Friday, July 11, 2014

FFF(emme)F(atale)B: BEYOND THE NIGHT: Six Tales of Horror by Cornell Woolrich (Avon 1959)

Of all the parents of modern horror fiction, the one most a creature of noir (in fact, the one essentially the primary progenitor of noir even as a label, much less as an approach, even if the initial Serie Noir imprint in France wasn't named directly after his "Black" series of novels) was Cornell Woolrich, who lived a noirish life himself even as he helped devise at least two forms of art...such colleagues as Robert Bloch and Patricia Highsmith and John Collier, and Fritz Leiber and Shirley Jackson and Muriel Spark farther away from the crime fiction heritage, didn't have the passion for doom that Woolrich had...perhaps even Lovecraft didn't, though he was one of the few who felt the existential despair as intensely (though Lovecraft was less good with character generally, while tending to make his characters' doom more obviously parallel with cosmic extinction, and while both at their worst could type in all caps and Gothic characters with their fists, Woolrich also was a vastly better prose technician at his best or his merely commonplace).  Two of the stories here were published in the most durable and perhaps the most important US fantasy-fiction magazines of the 1950s and the next couple of decades...both under the editorship of folks at least as much movers and shakers in crime-fiction as fantastic fiction.

Gathering Woolrich's horror fiction has been not quite as neglected as has been, say, discrete collection of Theodore Sturgeon's major efforts in the form, though this volume, a legacy of Donald Wollheim's efforts to establish a distinct line of horror titles at Avon Books while he edited there, was the first of only about three so far.  (Wollheim had already been at Ace Books for some years by the 1959 publication date of this book, but continued there and even more at his DAW Books starting in the early 1970s to help keep a market niche open for horror so labeled, even before the post Levin/Blatty/King boom.) Notable that Woolrich massaged, at least, all the earlier stories in this book before letting at least the shudder pulp story see print again.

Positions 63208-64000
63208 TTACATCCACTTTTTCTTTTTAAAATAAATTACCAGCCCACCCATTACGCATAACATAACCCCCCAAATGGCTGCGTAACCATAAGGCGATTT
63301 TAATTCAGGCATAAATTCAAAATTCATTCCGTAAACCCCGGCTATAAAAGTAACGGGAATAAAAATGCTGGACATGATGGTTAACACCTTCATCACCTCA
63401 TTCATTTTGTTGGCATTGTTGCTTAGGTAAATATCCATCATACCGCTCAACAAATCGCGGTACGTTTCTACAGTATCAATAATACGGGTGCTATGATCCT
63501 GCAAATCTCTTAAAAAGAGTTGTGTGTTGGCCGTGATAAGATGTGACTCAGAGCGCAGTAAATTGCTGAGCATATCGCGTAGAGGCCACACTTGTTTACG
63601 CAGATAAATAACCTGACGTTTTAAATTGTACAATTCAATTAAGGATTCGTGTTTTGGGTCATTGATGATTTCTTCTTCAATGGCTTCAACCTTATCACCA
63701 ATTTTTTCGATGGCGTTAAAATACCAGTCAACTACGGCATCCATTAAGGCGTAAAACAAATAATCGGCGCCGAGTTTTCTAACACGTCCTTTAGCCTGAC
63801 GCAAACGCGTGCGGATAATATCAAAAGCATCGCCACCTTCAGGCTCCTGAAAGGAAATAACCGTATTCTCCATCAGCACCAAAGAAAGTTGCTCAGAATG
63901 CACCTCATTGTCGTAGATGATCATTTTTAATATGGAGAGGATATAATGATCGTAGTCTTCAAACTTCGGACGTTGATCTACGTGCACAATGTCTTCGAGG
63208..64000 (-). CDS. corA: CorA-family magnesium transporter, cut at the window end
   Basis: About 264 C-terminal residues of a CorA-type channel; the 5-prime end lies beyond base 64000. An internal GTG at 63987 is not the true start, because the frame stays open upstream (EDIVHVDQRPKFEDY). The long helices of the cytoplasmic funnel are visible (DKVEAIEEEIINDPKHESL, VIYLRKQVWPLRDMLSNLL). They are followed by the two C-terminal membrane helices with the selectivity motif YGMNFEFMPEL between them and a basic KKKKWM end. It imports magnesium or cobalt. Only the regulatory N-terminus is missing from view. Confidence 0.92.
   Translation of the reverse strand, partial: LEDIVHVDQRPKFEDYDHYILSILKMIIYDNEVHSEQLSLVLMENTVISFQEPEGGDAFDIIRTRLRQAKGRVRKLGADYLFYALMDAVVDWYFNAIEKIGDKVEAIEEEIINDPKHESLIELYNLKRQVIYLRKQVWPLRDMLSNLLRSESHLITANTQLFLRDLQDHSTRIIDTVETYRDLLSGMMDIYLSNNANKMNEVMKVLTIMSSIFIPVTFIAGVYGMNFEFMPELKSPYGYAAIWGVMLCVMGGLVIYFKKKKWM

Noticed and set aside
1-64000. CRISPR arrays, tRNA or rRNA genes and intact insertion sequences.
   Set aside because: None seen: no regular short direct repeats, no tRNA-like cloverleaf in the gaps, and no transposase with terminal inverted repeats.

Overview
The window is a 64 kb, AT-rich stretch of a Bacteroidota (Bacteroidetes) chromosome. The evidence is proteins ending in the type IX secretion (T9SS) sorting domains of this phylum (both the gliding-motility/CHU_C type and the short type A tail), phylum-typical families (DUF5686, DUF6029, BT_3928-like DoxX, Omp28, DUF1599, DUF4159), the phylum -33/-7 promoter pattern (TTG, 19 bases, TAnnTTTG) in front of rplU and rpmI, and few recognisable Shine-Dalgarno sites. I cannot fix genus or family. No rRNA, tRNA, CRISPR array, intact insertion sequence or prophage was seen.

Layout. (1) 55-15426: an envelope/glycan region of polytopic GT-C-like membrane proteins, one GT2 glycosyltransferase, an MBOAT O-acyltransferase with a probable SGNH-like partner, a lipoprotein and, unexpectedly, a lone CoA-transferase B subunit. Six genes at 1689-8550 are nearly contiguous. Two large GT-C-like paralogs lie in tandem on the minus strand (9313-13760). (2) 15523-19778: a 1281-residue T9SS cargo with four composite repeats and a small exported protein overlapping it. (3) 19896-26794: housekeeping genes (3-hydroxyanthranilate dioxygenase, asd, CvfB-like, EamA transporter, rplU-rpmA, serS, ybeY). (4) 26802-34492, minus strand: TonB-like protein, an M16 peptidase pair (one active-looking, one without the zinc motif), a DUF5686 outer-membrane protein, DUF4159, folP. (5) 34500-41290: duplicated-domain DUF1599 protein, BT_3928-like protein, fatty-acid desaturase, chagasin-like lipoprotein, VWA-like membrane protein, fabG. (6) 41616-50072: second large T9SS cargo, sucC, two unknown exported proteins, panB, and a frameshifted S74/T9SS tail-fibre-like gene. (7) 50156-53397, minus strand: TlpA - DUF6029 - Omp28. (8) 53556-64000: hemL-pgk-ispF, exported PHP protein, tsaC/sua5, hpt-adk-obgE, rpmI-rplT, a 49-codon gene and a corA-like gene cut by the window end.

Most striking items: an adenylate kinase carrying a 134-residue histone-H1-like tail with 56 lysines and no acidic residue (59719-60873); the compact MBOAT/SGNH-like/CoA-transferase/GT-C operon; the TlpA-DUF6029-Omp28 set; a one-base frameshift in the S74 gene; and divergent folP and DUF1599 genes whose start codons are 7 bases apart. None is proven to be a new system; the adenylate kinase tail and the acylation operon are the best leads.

More a pity, probably, that Woolrich hadn't taken another run through the lead-off story here, "The Moon of Montezuma," which finds him in a B. Travenish mood and circumstances, only lecturing the reader to a distracting degree about the True Nature of women, and particularly the women native to what is now Mexico,  while telling of an American woman seeking her absent husband, prospecting down south, and tracking him as far as his new lover, who has just lost the infant child they had the Mexican lover has designs on the infant child the desperate Yankee wife brings with her.  Woolrich is often given credit for his understanding of  women's psyches, but the portrayal here of a woman very much without mercy, and her apparently worn-down, guileless American adversary-without-realizing-it, is casually sexist as well as racist even for the time of publication (and it's indicative of Woolrich's skill as a writer that his brief take inside the skull of the roving man at the periphery of the story, whose inability to keep it in his pants drives at least secondarily most of the action, is in counterpoint a deft and convincing portrait of how such a man is less intentional monster than weak and obsessed inconsiderate fool). Though, as often in Woolrich stories, the woman wronged here has her revenge, even if she has to effect it via supernatural means.  (Despite an error in the acknowledgements page in the book, this is the story published in same issue of Fantastic as founding editor Howard Browne's ghost-job of an ostensible Mickey Spillane story; the next was in an issue of The Magazine of Fantasy and Science Fiction from the period where Anthony Boucher was turning that magazine over to Robert P. Mills.)